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Math Help - limit with l'hospitals rule

  1. #1
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    limit with l'hospitals rule

    Alright. So Ill show what Ive tried to do so far and hopefully someone can help me wrap it up. So using 'hospitals rule...

    lim sinxlnx
    x-> 0+

    so I took 2 approaches but came to a halt both ways

    FIRST WAY:

    lnx/(1/sinx) = FORM infin/infin

    so then limit equals

    = (1/x)/(-cotx cscx)

    dont know where to go from here

    SECOND WAY:

    sinx/(1/lnx) = FORM 0/0

    limit
    = cosx/lnx^2

    now im stuck again


    Yes, this post seems messy.
    So, how would I go about fully solving this problem
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  2. #2
    is up to his old tricks again! Jhevon's Avatar
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    Quote Originally Posted by chrisc View Post
    Alright. So Ill show what Ive tried to do so far and hopefully someone can help me wrap it up. So using 'hospitals rule...

    lim sinxlnx
    x-> 0+

    so I took 2 approaches but came to a halt both ways

    FIRST WAY:

    lnx/(1/sinx) = FORM infin/infin

    so then limit equals

    = (1/x)/(-cotx cscx)

    dont know where to go from here

    SECOND WAY:

    sinx/(1/lnx) = FORM 0/0

    limit
    = cosx/lnx^2

    now im stuck again


    Yes, this post seems messy.
    So, how would I go about fully solving this problem
    the trick here is to realize that close to zero, \sin x \approx x. thus, close to zero, \sin x \ln x \approx x \ln x. if you don't like that, multiply by \frac xx to get x \frac {\sin x}x \ln x , taking the limit of the \frac {\sin x}x part, we arrive at the same thing.

    thus, \lim_{x \to 0^+} \sin x \ln x = \lim_{x \to 0^+} x \ln x = \lim_{x \to 0^+} \frac {\ln x}{\frac 1x} = - \lim_{x \to 0^+} \frac {- \ln x}{\frac 1x}

    now apply L'Hopital's
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  3. #3
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    I ended up with zero. How did I do?
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  4. #4
    is up to his old tricks again! Jhevon's Avatar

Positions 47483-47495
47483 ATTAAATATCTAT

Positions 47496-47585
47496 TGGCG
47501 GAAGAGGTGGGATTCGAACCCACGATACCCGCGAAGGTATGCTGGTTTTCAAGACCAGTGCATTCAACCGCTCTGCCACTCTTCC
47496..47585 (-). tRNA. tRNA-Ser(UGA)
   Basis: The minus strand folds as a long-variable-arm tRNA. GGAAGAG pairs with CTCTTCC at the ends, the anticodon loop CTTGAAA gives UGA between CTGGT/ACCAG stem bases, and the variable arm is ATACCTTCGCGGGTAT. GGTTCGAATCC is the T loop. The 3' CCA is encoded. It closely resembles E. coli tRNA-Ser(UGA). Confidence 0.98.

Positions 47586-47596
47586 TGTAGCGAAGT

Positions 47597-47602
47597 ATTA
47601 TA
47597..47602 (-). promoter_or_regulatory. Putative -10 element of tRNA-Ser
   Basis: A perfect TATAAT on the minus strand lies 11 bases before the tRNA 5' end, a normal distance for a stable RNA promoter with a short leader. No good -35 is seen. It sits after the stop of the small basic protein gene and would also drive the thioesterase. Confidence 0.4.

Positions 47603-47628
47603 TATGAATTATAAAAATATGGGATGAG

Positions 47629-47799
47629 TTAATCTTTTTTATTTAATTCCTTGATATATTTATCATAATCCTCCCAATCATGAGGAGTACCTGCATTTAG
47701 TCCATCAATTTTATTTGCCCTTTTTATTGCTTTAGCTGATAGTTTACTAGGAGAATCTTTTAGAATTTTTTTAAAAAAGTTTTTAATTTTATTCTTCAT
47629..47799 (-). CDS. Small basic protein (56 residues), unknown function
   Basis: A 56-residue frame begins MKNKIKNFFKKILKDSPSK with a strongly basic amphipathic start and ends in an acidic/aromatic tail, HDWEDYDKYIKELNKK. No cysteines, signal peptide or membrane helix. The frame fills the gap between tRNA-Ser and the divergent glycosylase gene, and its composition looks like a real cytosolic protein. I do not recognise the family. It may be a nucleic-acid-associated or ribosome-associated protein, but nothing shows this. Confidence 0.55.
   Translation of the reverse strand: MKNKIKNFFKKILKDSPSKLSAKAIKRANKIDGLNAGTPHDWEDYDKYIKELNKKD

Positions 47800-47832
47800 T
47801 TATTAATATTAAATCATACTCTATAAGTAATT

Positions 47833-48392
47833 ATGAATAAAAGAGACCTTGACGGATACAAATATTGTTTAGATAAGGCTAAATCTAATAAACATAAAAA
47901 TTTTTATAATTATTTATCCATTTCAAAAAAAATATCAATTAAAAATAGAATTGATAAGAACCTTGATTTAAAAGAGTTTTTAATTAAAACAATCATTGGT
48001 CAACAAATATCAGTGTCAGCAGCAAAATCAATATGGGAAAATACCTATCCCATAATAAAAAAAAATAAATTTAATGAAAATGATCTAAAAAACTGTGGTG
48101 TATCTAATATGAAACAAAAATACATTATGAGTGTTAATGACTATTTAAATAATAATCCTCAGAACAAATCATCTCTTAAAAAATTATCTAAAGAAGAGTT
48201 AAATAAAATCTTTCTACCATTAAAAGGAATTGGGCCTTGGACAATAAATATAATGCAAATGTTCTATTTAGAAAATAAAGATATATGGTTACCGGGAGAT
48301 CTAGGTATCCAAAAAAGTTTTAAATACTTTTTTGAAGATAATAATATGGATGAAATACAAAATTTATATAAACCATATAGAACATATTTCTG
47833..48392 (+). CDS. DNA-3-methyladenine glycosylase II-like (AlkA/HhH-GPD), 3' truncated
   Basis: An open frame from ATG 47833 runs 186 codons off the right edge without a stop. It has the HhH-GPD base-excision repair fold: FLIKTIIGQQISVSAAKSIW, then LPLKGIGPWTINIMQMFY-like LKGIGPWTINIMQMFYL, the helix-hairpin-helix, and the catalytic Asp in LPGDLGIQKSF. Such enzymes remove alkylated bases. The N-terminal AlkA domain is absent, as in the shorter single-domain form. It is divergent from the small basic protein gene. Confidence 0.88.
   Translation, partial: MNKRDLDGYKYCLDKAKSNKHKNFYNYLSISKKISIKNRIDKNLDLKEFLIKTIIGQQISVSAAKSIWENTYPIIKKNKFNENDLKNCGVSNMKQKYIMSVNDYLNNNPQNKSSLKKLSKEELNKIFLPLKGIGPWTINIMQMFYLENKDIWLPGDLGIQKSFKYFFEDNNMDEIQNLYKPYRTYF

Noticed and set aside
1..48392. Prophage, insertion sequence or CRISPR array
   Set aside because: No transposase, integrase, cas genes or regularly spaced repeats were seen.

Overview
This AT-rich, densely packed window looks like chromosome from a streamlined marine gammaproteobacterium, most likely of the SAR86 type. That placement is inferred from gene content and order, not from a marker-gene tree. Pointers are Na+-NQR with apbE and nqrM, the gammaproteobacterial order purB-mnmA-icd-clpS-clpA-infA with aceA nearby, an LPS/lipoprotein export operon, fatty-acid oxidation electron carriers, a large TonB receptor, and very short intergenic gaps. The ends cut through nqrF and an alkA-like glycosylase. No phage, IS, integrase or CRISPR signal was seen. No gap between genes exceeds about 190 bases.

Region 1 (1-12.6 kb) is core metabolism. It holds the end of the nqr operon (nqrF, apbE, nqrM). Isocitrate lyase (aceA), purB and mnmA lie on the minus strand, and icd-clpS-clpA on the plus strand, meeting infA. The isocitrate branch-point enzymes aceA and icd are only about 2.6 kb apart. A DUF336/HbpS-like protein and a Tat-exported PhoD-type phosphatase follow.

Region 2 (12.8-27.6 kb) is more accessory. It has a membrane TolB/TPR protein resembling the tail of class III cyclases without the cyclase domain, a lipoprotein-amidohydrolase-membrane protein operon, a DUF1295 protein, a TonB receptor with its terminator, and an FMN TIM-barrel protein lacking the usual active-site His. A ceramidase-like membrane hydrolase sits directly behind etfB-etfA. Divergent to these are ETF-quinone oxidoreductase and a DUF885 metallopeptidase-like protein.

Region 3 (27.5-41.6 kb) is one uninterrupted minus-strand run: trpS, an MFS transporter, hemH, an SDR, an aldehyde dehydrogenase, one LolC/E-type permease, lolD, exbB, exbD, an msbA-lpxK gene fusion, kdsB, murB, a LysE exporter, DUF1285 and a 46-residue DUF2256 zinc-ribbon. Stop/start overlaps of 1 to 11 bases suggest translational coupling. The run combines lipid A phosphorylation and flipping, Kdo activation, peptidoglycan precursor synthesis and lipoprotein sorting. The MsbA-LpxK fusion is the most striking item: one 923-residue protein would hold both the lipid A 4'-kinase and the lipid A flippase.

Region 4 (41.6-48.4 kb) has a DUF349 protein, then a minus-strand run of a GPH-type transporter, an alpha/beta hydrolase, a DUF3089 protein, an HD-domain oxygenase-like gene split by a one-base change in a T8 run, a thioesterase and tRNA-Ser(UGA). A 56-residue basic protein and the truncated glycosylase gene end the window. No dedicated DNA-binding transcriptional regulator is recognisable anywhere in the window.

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    Quote Originally Posted by chrisc View Post
    I ended up with zero. How did I do?
    yes, that's correct

    here's a graph of the function, a second confirmation to your answer
    Attached Thumbnails Attached Thumbnails limit with l'hospitals rule-limit.jpg  
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  5. #5
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    Here is a justification what of what Jhevon did. He said x\approx \sin x so we can replace them. That is how they explain it in engineering classes we can do better and explain it like they do in math classes. What Jhevon is really saying is that \lim_{x\to 0^+}\sin x/x=1.
    That means,
    \lim_{x\to 0^+}\sin x\ln x = \lim_{x\to 0^+}\frac{\sin x}{x} \cdot x\ln x = \lim_{x\to 0^+}x\ln x.
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  6. #6
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    i guess ill throw this out as well
    its the last question Im having trouble with, and my brain is pretty much out of energy

    lim ((2x-3)/(2x+5))^(2x+1)
    x->infinity

    i took the ln of both sides, went to apply lhopitals rule, but no luck.
    ended up getting infinity on the top, but not the bottom
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  7. #7
    is up to his old tricks again! Jhevon's Avatar
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    Quote Originally Posted by chrisc View Post
    i guess ill throw this out as well
    its the last question Im having trouble with, and my brain is pretty much out of energy

    lim ((2x-3)/(2x+5))^(2x+1)
    x->infinity

    i took the ln of both sides, went to apply lhopitals rule, but no luck.
    ended up getting infinity on the top, but not the bottom
    ok, let's do it your way. i still didn't end up with what you got:

    Let y = \lim_{x \to \infty} \left( \frac {2x - 3}{2x + 5} \right)^{2x + 1}

    \Rightarrow \ln y = \lim_{x \to \infty} (2x + 1) \ln \left( \frac {2x - 3}{2x + 5} \right)

    = \lim_{x \to \infty} \frac {\ln \left( \frac {2x - 3}{2x + 5}\right)}{\frac 1{2x + 1}} \to \frac 00

    Apply l'Hopital's

    \Rightarrow \ln y = \lim_{x \to \infty} \frac {\frac {16}{(2x + 5)^2}}{\frac {-2}{(2x + 1)^2}}

    = - \lim_{x \to \infty} \frac {8(2x + 1)^2}{2x + 5}

    = - \infty

    \Rightarrow y = e^{- \infty} = 0
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